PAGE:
“I think we could have had a penalty on Monday night,” said Ferguson on Thursday.

“But you don’t often get these ones when a wide player has crossed the ball and the player almost caught the ball between his arm and his body. We could have got a penalty but I wouldn’t have expected one to be honest with you. I think that from the referee’s position I could see why the referee didn’t give one when Danny Murphy was brought down because the ball was moved to the angle as Michael Carrick challenged him.

“But then City could have had a penalty kick against them at Stoke, as everyone saw, with Gareth Barry (challenge on Glenn Whelan). So you get breaks here and there. Every club gets good breaks, they get bad breaks that even themselves out over a season and that will never change. We’ve had some terrible decisions at Old Trafford, when Newcastle got a penalty kick. Tottenham could claim the same when Balotelli wasn’t sent off and ended up scoring the winning goal (in City’s 3-2 win).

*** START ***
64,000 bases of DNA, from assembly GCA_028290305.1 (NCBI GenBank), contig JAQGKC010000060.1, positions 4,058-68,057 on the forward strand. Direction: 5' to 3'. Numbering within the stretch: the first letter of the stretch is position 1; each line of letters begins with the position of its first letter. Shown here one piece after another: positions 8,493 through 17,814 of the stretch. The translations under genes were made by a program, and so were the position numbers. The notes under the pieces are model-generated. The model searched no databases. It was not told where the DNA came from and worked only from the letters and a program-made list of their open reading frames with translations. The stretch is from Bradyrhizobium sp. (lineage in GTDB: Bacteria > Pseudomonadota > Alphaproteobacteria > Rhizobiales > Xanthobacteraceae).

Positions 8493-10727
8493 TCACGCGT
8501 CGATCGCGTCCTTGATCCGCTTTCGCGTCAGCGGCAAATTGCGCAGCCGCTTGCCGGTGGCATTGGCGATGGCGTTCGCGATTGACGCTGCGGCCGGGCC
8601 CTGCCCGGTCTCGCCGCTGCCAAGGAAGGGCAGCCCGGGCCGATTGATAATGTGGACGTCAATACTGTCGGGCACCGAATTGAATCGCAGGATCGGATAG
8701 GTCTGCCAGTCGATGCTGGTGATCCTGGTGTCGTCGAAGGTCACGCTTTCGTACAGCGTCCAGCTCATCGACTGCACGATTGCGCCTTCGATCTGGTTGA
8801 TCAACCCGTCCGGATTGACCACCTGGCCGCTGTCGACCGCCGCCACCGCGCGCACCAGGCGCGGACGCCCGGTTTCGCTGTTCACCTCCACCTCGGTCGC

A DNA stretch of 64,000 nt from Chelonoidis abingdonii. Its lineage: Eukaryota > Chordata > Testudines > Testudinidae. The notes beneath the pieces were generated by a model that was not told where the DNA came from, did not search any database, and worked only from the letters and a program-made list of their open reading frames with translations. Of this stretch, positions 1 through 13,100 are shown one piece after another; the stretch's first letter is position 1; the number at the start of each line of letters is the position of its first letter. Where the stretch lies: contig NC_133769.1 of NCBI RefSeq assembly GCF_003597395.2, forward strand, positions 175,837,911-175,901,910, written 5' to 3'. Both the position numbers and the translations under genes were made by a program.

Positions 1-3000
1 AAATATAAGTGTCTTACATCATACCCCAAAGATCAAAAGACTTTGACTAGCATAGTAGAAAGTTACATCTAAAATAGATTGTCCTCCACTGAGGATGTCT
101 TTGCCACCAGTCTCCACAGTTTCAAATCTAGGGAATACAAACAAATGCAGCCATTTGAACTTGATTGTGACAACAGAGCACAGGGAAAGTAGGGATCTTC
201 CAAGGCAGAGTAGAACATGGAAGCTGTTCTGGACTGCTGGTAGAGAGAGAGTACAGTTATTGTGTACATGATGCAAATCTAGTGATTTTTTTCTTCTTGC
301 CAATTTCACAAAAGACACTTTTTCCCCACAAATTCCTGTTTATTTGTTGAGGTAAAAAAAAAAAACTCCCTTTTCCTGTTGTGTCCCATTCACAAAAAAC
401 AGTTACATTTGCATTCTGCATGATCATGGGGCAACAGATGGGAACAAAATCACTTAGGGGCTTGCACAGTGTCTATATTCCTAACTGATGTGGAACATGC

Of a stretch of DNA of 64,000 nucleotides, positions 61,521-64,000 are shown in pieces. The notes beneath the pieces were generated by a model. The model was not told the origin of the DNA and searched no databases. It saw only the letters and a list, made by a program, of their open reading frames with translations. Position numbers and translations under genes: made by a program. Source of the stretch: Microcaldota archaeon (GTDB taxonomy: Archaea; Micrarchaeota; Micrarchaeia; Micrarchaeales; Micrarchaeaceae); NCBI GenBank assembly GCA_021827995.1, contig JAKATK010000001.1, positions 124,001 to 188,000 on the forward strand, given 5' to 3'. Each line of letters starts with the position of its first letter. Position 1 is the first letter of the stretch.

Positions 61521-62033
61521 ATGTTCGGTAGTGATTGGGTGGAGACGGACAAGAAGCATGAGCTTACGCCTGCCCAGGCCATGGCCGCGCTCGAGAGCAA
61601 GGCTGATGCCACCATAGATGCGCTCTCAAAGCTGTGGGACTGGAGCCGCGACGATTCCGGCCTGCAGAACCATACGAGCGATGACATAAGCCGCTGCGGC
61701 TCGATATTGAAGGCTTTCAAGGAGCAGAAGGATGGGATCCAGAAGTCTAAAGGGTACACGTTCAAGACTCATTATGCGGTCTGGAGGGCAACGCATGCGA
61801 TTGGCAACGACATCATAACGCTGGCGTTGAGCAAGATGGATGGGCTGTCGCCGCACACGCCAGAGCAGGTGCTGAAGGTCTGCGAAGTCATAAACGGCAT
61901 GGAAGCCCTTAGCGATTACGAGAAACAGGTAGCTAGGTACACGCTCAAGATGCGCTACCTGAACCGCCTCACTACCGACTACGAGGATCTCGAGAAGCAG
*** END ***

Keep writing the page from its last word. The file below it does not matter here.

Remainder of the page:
“I think you maybe have a point that the smaller clubs feel that way. Someone said that to me some years ago that United always get penalty kicks at Old Trafford but you go back through the 25 years I’ve been here, it’s only averaged three a year. You can’t say that’s a lot when we’re attacking teams every minute of the day.”

Indeed, Ferguson surely has a point in addressing City’s ‘small club’ persecuted mentality, epitomised in Vieira’s rant. The former Arsenal man’s position, not reported inaccurately, is one of paranoia that he would never have stooped too as a player; at least not until Vieira pitched up at Eastlands. It will certainly not be taken seriously in any part of Manchester beyond the reaches of the Etihad Campus.